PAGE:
carpe377: October 2011 Archives

Musical Memory

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While going through the expanses of my iPod I will often stumble upon a song that will trigger a memory from years ago in vivid detail and leave me wondering why music couldn't trigger answers to test questions when I start singing it in my head. With music possessing such a powerful ability, it made me wonder how exactly this process occurs within the brain and whether or not a specific part had control over this odd "musical memory".

In class the topic of brain stimulation causing projections of vivid images came up. These projections have not been proven to be more than fantasies made up by the brain, which leaves them essentially useless in any practical sense. Music, on the other hand, has been proven to help the regaining of memory by those affected by brain injuries that inhibit recollection of memories. Often researchers have found that a simple verse from a familiar song will cause subjects to remember things that they previously thought they would never remember again. It is also used with those who have had damage to the part of brain that allows speech, by playing a melody and allowing victims to fill in the verses. With such an amazing ability to rehabilitate I immediately expected there to be some area of the brain completely dedicated to music. I was wrong, for just as memory does not seem to have one specific area of the brain it resides in, neither does music.

With music being something exclusive to humans, it would make sense that we would have some part of the brain that was unique to our species. It would also explain how some people, such as those affected by autism, sometimes have an unnatural talent for music while others are musically inept. Yet with this complex process requiring multiple areas of the brain and still not being completely understood, testing the applications of music and its rehabilitation powers still fall into the hands of those conducting the experiments.


The article can be found here: http://www.time.com/time/magazine/article/0,9171,46157,00.html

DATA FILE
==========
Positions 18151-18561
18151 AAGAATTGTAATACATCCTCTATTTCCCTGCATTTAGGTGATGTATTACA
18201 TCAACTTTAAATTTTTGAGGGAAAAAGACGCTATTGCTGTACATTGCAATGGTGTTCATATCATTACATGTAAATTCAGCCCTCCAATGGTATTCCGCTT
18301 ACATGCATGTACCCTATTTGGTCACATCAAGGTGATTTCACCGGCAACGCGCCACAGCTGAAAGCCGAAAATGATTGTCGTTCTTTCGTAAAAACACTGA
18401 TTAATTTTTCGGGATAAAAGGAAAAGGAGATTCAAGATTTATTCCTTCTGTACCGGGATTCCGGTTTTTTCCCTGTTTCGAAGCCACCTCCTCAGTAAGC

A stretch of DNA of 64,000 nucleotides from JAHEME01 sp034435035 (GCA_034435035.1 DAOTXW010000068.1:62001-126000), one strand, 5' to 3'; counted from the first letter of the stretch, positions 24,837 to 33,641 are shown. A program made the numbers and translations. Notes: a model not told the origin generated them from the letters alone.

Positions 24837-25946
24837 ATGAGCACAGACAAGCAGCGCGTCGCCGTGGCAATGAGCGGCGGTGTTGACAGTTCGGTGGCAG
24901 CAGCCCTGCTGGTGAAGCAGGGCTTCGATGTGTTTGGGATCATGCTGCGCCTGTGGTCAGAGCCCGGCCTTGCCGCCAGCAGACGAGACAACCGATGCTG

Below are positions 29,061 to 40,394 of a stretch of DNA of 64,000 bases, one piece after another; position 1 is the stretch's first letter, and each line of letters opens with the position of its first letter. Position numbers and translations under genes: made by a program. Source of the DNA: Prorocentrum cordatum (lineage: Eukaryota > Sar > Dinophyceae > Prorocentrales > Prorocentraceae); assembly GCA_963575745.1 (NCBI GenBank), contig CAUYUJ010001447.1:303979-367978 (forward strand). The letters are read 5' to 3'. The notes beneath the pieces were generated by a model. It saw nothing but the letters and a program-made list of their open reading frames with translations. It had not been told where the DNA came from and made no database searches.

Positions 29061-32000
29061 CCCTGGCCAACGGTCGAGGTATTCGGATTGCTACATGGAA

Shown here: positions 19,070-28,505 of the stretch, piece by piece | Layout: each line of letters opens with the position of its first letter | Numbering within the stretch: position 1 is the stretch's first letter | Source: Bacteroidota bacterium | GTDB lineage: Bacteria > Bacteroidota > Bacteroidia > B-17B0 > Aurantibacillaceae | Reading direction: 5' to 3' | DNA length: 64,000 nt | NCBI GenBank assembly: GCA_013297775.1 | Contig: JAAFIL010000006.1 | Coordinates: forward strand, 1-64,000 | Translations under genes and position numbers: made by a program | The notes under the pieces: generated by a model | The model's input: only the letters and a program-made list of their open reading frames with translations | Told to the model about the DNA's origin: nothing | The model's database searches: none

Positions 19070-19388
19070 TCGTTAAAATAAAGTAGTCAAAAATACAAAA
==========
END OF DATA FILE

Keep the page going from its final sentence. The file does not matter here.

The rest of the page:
This question is often irrefutably answered with the conclusion that society and upbringing is the cause of criminal activity among people, however I never quite believed that and went looking for some supportive evidence. In the article "Behavior: Are Criminals Born or Made?" the question once again comes up only this time it is answered with a different approach. I have always had the mindset that even with a terrible childhood and horrific upbringing a person must have a certain characteristic that would make them more prone to be a criminal than someone else. With recent research two scientists conducted in the article, it turns out my hunch is somewhat correct.

With the data gained from the experiments, and not to my surprise, the results claimed that criminals can be characterized by much more than just a bad upbringing. I have noticed this on multiple occasions when walking through a shady area of a city or watching some cops show where an offender is getting arrested, they often have the same physique as well as personality traits. It is somewhat of a stereotype I'll admit, but it very rarely fails to produce the correct assumption and can be claimed as another factor that leads into being a criminal. In my eyes, these factors such as aggressive personalities and having a stronger body type can be larger players in the role of being inclined to criminal activity. Crime requires a person to be aggressive and intimidating in some cases, and having a powerful physique and the abrasive personality can make this all the easier for the person, and I know that when I have a strength I will play on it until it essentially becomes a weakness. This principle can be applied here and make people more inclined to use their strengths in a profitable way: crime.

While the whole nature versus nurture debate in this topic may still favor nurture, I do believe there is compelling evidence on the side of nature. Stereotypes may be a harsh thing to apply to a person and throw them into the category of criminal, but these stereotype characteristics may have more justification to them than most will currently admit.

The link for the article can be found here:
http://www.time.com/time/magazine/article/0,9171,960148,00.html

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This page is an archive of recent entries written by carpe377 in October 2011.

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